Mary Pat Kelly’s Martin Scorsese: A Journey is one of the finest books on this filmmaker. Part biography, part critical study, part oral history. Full of fascinating stuff. Readers of Easy Riders, Raging Bulls may be amused by how the drug stuff is elided. But just as a for instance, in the section on RAGING BULL, we learn that DeNiro thinks that Vickie LaMotta cheated on Jake with his brother Joey. Joe Pesci and Cathy Moriarty are dumbfounded by this. “Absolutely not.” And yet DeNiro had a hand in the script. They deduce that he sees the story entirely through Jake’s eyes.

The Genius of the System by Thomas Schatz doesn’t seem to argue its case but is full of research and stuff. I need to give it a chance, I guess. I don’t agree with the concept and a lot of the stories told in it tend, to my way of thinking, to confirm that the genius lay in certain individual practitioners of the system, though of course the system facilitated them and they all required brilliant collaborators…

Making a Film: The Story of Secret People by Lindsay Anderson, most of whose faded lettering has been washed out by my camera, was a real find, and I got it only five minutes from the Shadowplayhouse. Anderson follows the development, preproduction, shooting, and most of the post of Thorold Dickinson’s 1952 Ealing drama. It’s an odd little film — Ealing had just made THE LAVENDER HILL MOB and THE MAN IN THE WHITE SUIT so one could argue that poor Lindsay has picked the wrong movie to follow. But it doesn’t matter what film it is, since Dickinson is a smart director and Anderson has total access to his process, apart from the bits going on in the man’s mind. Audrey Hepburn, a bit player in LAVENDER HILL, is elevated to a major supporting role here, and Dickinson directed the screen test that got her the lead in ROMAN HOLIDAY, so the story of SECRET PEOPLE is hooked into history. I’m reading this now, properly, and loving it.

North Berwick is an idyllic seaside town with good ice cream, fish and chips, and charity shops. The weather’s been hot so we went, and I picked up Chaos as Usual: conversations about Rainer Werner Fassbinder by Juliane Lorenz. It isn’t as scandalous as I’d expected but it’s very enjoyable — feeling the need to dip into some more Fassbinder. I’ve seen very little of his massive output, really. Appetite whetted.

The Essential Wrapped in Plastic: Pathways to Twin Peaks by John Thorne. Lots of interviews in this one, which is what sold me. Only covers the first two series. It has many typos, like the Fassbinder book, but these ones are more amusing, as in the phrase, “ad-fib.” An improvised lie? Sounds like a useful term.

Shocking Representation: Historical Trauma, National Cinema, and the Modern Horror Film by Adam Lowenstein seems like an ambitious critical work. I’m not at all sure Franju’s EYES WITHOUT A FACE is inspired by the Holocaust but I’m interested to see Lowenstein argue it.

That’s just a fraction of the reading matter I’ve been acquiring. More soon!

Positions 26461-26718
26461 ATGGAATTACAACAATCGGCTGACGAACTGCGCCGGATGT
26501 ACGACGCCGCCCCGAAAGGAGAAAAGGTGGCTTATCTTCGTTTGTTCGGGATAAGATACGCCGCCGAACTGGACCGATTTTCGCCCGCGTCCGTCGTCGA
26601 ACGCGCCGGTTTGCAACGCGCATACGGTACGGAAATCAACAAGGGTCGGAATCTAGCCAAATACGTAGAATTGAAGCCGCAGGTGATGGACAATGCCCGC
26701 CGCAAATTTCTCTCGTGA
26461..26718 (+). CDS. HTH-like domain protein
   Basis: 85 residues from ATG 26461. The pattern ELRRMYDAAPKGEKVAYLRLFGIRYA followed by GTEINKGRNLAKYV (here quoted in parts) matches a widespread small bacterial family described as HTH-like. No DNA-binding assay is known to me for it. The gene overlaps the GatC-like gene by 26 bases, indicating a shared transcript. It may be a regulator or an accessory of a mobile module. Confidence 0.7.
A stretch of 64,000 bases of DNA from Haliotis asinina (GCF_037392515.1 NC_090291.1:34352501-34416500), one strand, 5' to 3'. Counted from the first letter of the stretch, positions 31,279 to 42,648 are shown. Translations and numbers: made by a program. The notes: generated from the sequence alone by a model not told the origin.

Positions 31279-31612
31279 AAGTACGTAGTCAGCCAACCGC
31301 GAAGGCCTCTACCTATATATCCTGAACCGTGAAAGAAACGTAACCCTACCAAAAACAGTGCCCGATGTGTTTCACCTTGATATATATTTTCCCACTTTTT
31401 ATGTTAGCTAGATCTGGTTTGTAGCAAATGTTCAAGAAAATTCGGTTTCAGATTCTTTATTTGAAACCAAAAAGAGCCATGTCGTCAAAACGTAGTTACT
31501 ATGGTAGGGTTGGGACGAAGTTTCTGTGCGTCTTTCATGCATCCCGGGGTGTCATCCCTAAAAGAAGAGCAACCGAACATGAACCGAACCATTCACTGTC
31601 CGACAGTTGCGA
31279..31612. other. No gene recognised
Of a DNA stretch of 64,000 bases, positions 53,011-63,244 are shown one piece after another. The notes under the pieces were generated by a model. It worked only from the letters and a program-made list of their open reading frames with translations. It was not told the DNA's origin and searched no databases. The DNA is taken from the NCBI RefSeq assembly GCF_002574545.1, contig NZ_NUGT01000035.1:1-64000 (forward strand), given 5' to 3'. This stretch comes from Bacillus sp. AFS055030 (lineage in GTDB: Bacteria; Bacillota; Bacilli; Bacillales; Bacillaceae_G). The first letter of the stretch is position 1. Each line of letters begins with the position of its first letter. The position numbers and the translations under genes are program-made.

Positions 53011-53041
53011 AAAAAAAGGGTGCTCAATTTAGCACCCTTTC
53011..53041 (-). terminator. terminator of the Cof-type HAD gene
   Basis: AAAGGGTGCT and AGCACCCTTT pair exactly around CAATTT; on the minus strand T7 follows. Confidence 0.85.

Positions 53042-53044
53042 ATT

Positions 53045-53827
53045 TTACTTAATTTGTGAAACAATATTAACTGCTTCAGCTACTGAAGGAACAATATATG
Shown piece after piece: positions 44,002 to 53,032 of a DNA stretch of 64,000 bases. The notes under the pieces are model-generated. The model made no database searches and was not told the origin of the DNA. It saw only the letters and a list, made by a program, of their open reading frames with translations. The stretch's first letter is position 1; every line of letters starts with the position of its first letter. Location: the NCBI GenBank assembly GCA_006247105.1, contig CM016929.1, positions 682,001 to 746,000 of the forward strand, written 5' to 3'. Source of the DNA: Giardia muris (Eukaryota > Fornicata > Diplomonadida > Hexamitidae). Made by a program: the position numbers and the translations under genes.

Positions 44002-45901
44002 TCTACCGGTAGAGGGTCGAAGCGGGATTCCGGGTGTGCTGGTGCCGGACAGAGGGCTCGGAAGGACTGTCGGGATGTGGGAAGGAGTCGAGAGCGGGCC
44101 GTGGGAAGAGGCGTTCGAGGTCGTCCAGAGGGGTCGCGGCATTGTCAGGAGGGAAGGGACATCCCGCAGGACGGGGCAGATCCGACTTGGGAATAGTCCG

Posted in Comics, FILM, literature with tags , , , , , , , , , , , , , , , , , , , on May 8, 2021 by dcairns

The non-essential shops and businesses are open in the UK — bizarrely, the pandemic is less rampant here than on the European mainland right now — so I got my first haircut in a year and hit the charity shops. Amazing what you can find.

My sister, who works in a lab, says now is the best time to go out and do stuff if you’re going to. Later will be more dangerous, probably.

I’ve never see S*P*I*E*S, the failed attempt to reunite the leads of M*A*S*H and I don’t expect it to be any damn good but I bought it for £2 because I’m curious what fresh new flavour of awful it may provide. I think C*I*A would have been a better title — calling up the asterisks of the earlier film but actually making sense. And if your satirical purpose was to do for the intelligence community what you did for the Korean War, you have at least the beginnings of a satirical line of attack, something I doubt this movie possesses. This is directed by Irvin Kershner, specialist in following up other people’s movies. But I’m a Vladek Sheybal completist, as you know.

I’ve seen RED ANGEL, Yasuzo Masumura’s own answer to M*A*S*H, kinda — well, it does deal with medicine in wartime. I found it incredible as cinema and deeply problematic in its attitudes to what it’s showing. The overheated and desperate atmosphere of it was so impressive I’m willing to see it again, and I wanted to own it because I am on some level horribly acquisitive.

Fiona liked Matteo Garrone’s TALE OF TALES more than I did, but it was certainly great-looking.

CEX, the dopily-named second-hand store was open too, but they know how to price the things I want high enough for me not to want them anymore. But I bought THE ‘BURBS on Blu-ray because I couldn’t resist all those extras and I wanted to see the original cut. And A CLOCKWORK ORANGE was actually pretty cheap.

Back to the charity shops — I hit the main clusters, in Leith, Morningside and Stockbridge. My favourite, the St Columba’s Bookshop, is kind of in the middle of nowhere but that’s on the walk between here and Stockbridge so I picked up some comics — The Steel Claw! — and books — The Genius of the System! — and DVDs.

I got Robert Wise’s HELEN OF TROY on a whim because it was only a pound — terrible film, but I don’t think I’ve ever see a good copy — maybe it’ll grown on me — Neil Jordan’s BYZANTIUM was equally cheap — don’t usually like his stuff but he has some ambition at least — MUDER AHOY with Margaret Rutherford was 50p so now I want all her Marple films — JSA: JOINT SECURITY AREA “from the director of OLDBOY” seemed worth a punt at 50p — and THE ROYAL HUNT OF THE SUN even though we just watched it, and SHORTBUS because we’ve never seen it. GHOSTBUSTERS I&II — I’ve only seen one of them. I’ll probably never watch the other.

Can you look forward to reading about these films on Shadowplay? Oh, probably not. I have too many films, and too many ways of getting more. But if there are any you really want to hear more about, tell me.